So given that. I’m now switching over to total fanboy mode for DFA!

Dream Flight Adventures, from an Artemis Fan’s Viewpoint

WARNING! Incoming wall of text!

With no apologies, DFA targets a different market: it’s an education-focused RPG storytelling engine wrapped in a sleek starship skin. An RPG Game Master aka Flight Director leads crews into an immersive, thought-provoking storyline using a variety of real-time tools and has 100% control over the entire simulation. This control is key to DFA: the Flight Director should be fully engaged and rather occupied with the mission.

As for the crew experience: DFA is dramatically easier than Artemis to just sit down and play. It has a simpler interface, and admittedly makes Artemis look very dated and cluttered.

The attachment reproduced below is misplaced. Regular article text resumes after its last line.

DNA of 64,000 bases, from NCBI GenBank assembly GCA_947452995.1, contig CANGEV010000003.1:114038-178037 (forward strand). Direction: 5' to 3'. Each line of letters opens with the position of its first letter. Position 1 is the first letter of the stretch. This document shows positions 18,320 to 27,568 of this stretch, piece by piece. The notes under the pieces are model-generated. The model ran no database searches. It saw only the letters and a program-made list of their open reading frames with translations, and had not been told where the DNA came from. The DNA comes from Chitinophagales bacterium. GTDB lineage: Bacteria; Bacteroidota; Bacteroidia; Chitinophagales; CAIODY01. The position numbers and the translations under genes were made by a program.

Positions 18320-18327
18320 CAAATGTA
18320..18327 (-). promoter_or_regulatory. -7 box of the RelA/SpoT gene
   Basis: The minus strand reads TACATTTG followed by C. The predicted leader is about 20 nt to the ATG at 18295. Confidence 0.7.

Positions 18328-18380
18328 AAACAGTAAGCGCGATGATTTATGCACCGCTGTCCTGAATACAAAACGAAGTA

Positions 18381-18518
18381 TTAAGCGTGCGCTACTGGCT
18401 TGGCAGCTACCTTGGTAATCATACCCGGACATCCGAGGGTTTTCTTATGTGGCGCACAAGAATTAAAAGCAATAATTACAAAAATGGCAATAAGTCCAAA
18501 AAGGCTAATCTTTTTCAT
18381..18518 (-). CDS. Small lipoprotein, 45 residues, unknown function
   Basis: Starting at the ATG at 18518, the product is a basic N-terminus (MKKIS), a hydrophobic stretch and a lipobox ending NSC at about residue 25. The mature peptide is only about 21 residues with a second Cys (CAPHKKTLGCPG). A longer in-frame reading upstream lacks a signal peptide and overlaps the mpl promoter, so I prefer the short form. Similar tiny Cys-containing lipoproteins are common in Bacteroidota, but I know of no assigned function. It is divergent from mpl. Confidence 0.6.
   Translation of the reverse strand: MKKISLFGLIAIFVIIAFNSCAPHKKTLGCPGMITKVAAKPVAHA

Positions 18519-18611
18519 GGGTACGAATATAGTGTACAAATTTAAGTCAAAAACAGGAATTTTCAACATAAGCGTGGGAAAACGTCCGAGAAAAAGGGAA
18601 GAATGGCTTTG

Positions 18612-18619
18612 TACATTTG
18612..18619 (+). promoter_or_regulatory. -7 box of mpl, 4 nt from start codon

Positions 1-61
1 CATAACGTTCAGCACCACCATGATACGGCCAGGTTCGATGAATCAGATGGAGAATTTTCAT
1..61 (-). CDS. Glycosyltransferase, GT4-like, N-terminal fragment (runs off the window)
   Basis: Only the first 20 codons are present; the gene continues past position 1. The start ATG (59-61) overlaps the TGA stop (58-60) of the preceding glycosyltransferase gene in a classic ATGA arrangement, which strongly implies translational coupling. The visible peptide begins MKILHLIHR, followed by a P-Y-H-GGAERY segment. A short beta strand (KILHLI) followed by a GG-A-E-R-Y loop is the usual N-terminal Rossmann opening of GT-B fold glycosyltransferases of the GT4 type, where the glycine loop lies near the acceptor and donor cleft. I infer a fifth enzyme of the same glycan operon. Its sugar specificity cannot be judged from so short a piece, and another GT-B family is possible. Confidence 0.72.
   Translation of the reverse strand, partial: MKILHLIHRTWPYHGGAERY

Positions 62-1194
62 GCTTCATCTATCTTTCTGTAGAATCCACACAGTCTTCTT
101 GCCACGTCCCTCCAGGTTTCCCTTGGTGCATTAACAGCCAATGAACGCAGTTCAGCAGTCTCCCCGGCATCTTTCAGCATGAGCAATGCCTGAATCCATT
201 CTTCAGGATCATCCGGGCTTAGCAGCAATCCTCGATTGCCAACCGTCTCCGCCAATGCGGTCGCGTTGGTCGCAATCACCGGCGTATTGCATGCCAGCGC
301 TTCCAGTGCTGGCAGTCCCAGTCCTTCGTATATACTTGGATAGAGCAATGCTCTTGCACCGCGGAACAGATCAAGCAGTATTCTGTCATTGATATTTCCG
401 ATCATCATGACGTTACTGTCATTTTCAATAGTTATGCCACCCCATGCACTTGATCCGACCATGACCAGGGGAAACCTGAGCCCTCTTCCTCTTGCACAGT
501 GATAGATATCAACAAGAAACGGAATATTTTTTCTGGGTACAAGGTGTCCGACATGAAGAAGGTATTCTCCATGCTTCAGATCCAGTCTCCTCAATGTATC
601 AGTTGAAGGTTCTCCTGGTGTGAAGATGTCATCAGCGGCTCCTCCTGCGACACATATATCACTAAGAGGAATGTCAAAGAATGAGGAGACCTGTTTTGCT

Graphically, on modern hardware, DFA runs at a smooth 60FPS at 1080p without a hitch. The main viewscreen graphics got “Ooo” and “Aah!” responses from our test crew. Sample pre-built starfield backdrops, our solar system, an animated warp star field, and rocky terrain suitable for planetary “landings” are all included in the base package.

Teamwork and scalability are DFA’s notable strong points. Each crew station is in a general category such as flight, repair, computer programming, power management, and so on. There are over 25 different crew positions available (not including the Captain and officers), split into 3 squads and noted by color: Red, Gold, and Blue. Each squad can have a designated Squad Leader.